McLeod speeds along path to new ERP

Choosing the right enterprise resource planning (ERP) software is never easy, but motorcycle accessories wholesaler McLeod Accessories found bigger is not necessarily better.

Choosing the right enterprise resource planning (ERP) software is never easy, but motorcycle accessories wholesaler McLeod Accessories found bigger is not necessarily better after choosing to replace its established SAP R/3 environment with a new system built around Intentia's Movex ERP application.

The decision to change ERP systems came after McLeod, a wholesaler managing more than 12,000 SKUs (Stock Keeping Units, or individual items) was acquired in January by auto parts giant Repco. Its previous owner, diversified marketing company Alesco, itself bought McLeod in 1996 and assimilated the division into its own SAP R/3 4.6d environment.

That system has been working well for Alesco's overall needs but, says McLeod distribution and inventory manager Ian Edridge, was not well suited for McLeod's fashion-heavy mix of products, which includes helmets, gloves, and other clothing in addition to handlebars, chains and other motorcycle parts. Like any type of clothing, these fast-moving products come in many styles and colours, and are rapidly cycled through shops according to constantly changing fashion trends.

"SAP is much more geared for manufacturing type operations," Edridge explains. "It manages basic inputs and outputs, but it's not suited to short lifecycle, high-cycle, long lead time products and didn't allow enhancement to suit what we actually sell. It's purely set up to handle SKUs, had no ability to manage fashion products all, and its demand planning and distribution planning are not suitable for our business. Newer versions of SAP are better, but they represent an upgrade path that's torturous and full of risk."

As McLeod was progressively assimilated into the Repco business, it considered adopting Repco's inhouse-developed business management system, but found it a poor match. The choice was made to look to alternatives, and -- after evaluating products including Microsoft Business Systems Navision, PRONTO ERP, a newer and retail-focused version of SAP's mySAP, and local developer Bass Software's Apparel 21 -- McLeod decided to migrate its back-end environment to the Java-based Movex system.

The ensuing implementation, which began in September and will end with go-live on April 1 next year, is expected to cut operational costs by up to 30 percent and provide a more flexible platform to support the company's long-term growth plans. "It's no good just getting a quick ROI if you have to do it again in three years' time," says Edridge. "Repco have been exceptionally willing to allow us to have a system that supports the development and growth of this business."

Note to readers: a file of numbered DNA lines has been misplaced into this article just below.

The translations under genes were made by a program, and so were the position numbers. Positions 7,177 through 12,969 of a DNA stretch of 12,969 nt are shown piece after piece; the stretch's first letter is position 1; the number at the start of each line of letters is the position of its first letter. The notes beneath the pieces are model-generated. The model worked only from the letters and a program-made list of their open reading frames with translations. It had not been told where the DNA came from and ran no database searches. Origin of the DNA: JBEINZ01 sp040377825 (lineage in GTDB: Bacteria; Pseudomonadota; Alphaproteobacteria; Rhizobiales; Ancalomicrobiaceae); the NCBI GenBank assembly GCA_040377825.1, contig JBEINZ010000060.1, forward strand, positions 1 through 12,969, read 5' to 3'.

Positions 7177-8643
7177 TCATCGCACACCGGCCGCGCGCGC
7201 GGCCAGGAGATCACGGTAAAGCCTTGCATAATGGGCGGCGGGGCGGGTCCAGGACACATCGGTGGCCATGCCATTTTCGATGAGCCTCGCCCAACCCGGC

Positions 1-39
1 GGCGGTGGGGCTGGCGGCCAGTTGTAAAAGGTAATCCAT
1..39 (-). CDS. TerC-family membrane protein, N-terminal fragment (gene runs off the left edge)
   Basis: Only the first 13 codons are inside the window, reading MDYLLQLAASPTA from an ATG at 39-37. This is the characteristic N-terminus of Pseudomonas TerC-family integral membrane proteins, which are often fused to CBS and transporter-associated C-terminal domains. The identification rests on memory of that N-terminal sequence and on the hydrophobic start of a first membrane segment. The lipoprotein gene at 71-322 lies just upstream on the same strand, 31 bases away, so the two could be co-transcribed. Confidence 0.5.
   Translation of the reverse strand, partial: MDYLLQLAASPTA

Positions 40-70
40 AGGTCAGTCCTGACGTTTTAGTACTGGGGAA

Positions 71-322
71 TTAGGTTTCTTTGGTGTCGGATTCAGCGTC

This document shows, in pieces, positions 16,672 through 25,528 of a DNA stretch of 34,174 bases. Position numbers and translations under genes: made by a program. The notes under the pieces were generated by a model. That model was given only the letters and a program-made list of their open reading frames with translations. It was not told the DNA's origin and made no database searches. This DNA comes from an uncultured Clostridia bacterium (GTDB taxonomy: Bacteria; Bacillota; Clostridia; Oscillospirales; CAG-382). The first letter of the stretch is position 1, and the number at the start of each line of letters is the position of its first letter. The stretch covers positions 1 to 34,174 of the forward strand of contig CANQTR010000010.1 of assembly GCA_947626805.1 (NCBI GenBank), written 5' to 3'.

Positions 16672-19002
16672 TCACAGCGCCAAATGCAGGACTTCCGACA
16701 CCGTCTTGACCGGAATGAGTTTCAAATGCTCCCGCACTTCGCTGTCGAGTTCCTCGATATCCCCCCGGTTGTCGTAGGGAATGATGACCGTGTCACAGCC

He knows how important it is to get the right support: in a previous job, he was involved in implementation of SAP at another large auto accessories supplier, and recalls with a shudder how that 10-month project required seven full-time team members and up to 21 consultants working onsite at any given time.

Now halfway through implementation, McLeod's two-man IT team -- supported by representatives from Intentia and the larger Repco IT organisation, which is also hosting McLeod's Movex implementation from its premises -- has found the design of the new platform means it is already living up to many of the company's expectations.

Easy access to Movex source code, for example, has made the implementation "a lot more open-ended" and use of open standards has spurred creation of a highly responsive electronic supply chain, says Edridge. "The Java design facilitates supply chain collaboration from overseas distributors right through to our retail partners," he says. "That makes interaction easy and, we expect, relatively inexpensive for both our trading partners and us. You don't need to have a massive investment to make this work."

Because McLeod is a relatively small company and Repco management is committed to helping it get the system in place, the project has so far enjoyed the kind of direct involvement that has helped it to come together relatively smoothly. Having experienced the dangers of heavy customisation in the past, the project team has worked to keep customisation to a minimum, instead focusing its attention to the smooth integration with systems such as the Revolution retail system used at many of McLeod's 26 major partners.

Also playing a role in McLeod's new system is Repco's own data warehouse, which along with the company's data centre is among the key system assets that are being provided to support McLeod's implementation. With its infrastructure clearly planned, McLeod will also soon be looking to extend Movex with salesforce automation software that will eventually feed its own representatives' mobile field devices.

The smooth rollout is allowing McLeod to turn its sights away from the limitations of SAP R/3 towards a more flexible future, but even R/3 has offered some nice benefits. Because it has already been running the ERP system for years, Edridge says, the company's data is quite consistent and clean -- free of manual entry errors, duplicate entries and the many problems that typically plague ERP migrations.

"Had we been pulling together this system from legacy systems, it might not have been so easy," Edridge says. "But I've spent many hours with other platforms saying why doesn't it do this, and why doesn't it do that in this way," says Edridge. "It's a really satisfying feeling to see that this just works. We've made some very determined promises, and have the utmost confidence that it's going to be possible."

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